Amazon Physical Retail: Amazon opened its first physical bookstore in Seattle in 2015, but we really started to see its ambitions over the past year. Amazon is poised to make a major push into grocery stores, starting with the recently unveiled Amazon Go store in Seattle.

Amazon has denied a report that it plans to open as many as 2,000 grocery stores, saying that it’s “still learning” and refining its plans. But the company has quietly been working on multiple approaches to the brick-and-mortar grocery business, including a planned drive-up grocery location in Seattle’s Ballard neighborhood that could open any day now.

People posed in front of the Amazon Go sign as testers tried out the new service. (GeekWire Photo / Nat Levy)

After spending more than two decades disrupting the traditional retail industry through online commerce, Amazon clearly aspires to create its own physical retail footprint with its own high-tech spin. This promises to be the most interesting area of the company to watch in 2017.

Amazon Delivery Infrastructure: Amazon built up its physical delivery infrastructure in a variety of ways over the past year, expanding its Uber-like Flex delivery service, launching its own fleet of Prime Air cargo planes, and making its first official drone deliveries.

A close-up look at the latest Amazon Prime Air Drone design. (Amazon Photo)

The company says the delivery build-up will supplement outside services such as UPS and FedEx, but increasingly it’s clear that Amazon is looking to take this aspect of its business into its own hands, despite the high cost of establishing a delivery infrastructure.

“There’s a lot of things that we’re doing to shorten the time to delivery,” said Amazon CFO Brian Olsavsky in a conference call with reporters after the company’s latest quarterly earnings report. “We acknowledge that’s expensive, but it’s certainly a great part of our value proposition, and customers love it, so we take it as a given and then we work very hard to bring down our costs through greater efficiency.”

Amazon in Seattle and beyond: As reported by GeekWire’s Nat Levy, Amazon’s Seattle presence totaled about 640,000 square feet in 2001. As of earlier this year, Amazon occupied 34 buildings and approximately 8.5 million square feet in Seattle. And by 2022, six years from now, the online retail giant could take up close to 12 million square feet across 40 buildings in Seattle.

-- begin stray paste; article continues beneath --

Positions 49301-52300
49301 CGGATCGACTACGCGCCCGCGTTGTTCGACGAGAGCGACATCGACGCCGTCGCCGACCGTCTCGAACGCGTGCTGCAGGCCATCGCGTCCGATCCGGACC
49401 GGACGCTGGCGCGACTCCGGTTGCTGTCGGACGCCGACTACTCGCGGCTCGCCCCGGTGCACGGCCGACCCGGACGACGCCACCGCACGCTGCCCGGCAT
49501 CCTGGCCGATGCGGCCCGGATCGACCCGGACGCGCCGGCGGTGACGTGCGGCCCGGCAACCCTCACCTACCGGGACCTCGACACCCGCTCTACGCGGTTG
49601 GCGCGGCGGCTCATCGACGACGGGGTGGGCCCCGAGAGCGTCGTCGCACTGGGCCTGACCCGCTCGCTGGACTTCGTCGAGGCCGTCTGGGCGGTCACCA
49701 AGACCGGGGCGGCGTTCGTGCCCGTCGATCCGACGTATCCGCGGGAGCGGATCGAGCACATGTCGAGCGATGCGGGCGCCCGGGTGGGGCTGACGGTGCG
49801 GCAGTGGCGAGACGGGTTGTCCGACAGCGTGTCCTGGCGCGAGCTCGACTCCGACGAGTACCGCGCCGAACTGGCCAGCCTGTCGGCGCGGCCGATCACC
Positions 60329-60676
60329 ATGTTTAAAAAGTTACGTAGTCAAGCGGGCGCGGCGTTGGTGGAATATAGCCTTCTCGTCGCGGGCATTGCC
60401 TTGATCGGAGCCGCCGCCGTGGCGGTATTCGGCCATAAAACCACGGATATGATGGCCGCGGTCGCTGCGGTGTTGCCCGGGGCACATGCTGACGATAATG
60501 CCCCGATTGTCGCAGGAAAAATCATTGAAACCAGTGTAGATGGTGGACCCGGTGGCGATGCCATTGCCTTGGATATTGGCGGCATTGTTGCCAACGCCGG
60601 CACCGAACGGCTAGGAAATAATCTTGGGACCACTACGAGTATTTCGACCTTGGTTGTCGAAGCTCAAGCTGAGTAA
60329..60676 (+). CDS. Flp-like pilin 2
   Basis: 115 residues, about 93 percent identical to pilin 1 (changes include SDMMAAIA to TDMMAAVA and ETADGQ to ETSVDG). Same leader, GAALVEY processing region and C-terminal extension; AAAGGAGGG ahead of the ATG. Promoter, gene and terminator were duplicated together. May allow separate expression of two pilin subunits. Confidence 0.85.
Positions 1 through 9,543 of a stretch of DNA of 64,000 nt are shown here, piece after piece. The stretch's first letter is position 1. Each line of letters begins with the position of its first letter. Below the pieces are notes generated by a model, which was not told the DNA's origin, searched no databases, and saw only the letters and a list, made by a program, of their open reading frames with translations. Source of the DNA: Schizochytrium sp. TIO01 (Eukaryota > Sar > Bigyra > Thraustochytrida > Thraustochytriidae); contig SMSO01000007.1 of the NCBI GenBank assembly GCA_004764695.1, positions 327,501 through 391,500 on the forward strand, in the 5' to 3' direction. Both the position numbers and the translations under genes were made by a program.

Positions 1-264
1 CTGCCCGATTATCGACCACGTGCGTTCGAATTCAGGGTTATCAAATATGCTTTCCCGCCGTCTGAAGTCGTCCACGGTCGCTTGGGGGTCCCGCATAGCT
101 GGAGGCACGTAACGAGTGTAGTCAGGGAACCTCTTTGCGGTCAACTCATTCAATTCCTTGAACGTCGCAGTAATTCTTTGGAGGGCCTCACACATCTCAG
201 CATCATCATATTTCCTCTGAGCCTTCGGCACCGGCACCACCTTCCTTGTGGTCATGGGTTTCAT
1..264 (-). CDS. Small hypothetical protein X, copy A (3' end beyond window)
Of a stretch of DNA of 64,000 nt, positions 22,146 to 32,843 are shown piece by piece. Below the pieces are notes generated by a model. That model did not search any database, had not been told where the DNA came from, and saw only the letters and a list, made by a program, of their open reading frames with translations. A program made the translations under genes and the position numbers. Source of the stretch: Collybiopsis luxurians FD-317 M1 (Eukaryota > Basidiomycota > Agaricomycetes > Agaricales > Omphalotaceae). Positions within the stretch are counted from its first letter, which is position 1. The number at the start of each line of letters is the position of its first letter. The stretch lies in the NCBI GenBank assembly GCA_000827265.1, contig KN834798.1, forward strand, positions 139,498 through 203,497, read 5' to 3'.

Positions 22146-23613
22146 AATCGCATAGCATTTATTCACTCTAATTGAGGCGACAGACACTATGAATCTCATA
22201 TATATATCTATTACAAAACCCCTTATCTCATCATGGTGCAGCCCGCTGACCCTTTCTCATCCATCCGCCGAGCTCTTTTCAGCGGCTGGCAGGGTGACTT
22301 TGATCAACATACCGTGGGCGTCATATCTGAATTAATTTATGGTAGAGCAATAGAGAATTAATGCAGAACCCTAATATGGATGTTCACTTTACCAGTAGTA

Amazon campus
A panoramic view of Sixth Avenue from Via6 shows the Amazon buildings Day One, left, the biospheres, center, and Doppler. (GeekWire Photo / Kurt Schlosser)

The company is also expanding beyond Seattle with a big new lease across the lake in Bellevue, Wash.

Amazon grew to more than 300,000 employees this year, about 35,000 of them in Washington state. In the process, the company has become a lightning rod for concerns about the impact of the tech industry’s growth on the rest of the Seattle community. The company has become increasingly visible with its philanthropic activity, but it’s also a target of complaints from unions and others concerned about its rapid growth.

PREVIOUSLY: What gives? Tech giant Amazon finally boosts its philanthropic rep in its hometown

From a regulatory and government perspective, the company’s prospects under a Trump administration may be more shaky than most. Bezos publicly sparred with Donald Trump during the presidential campaign but sought to smooth things over after Trump’s victory.

Meanwhile, a year after publicly disputing a high-profile New York Times story into the company’s culture, Amazon promised to radically simplify its employee review process, and launched an experimental program to create tech teams consistently entirely of part-time workers.

GeekWire reporter Kurt Schlosser has been covering Amazon’s culture for the past year, and he joins us on the podcast, discussing stories including his recent profile of an artist who is watching the tech giant grow up around her.

On the podcast, GeekWire’s John Cook sums it up: “They’re a company that has been fascinating to watch, because they’ve been able to retain their entrepreneurial energy and creativity even as they’ve grown to massive size, which is highly unusual.”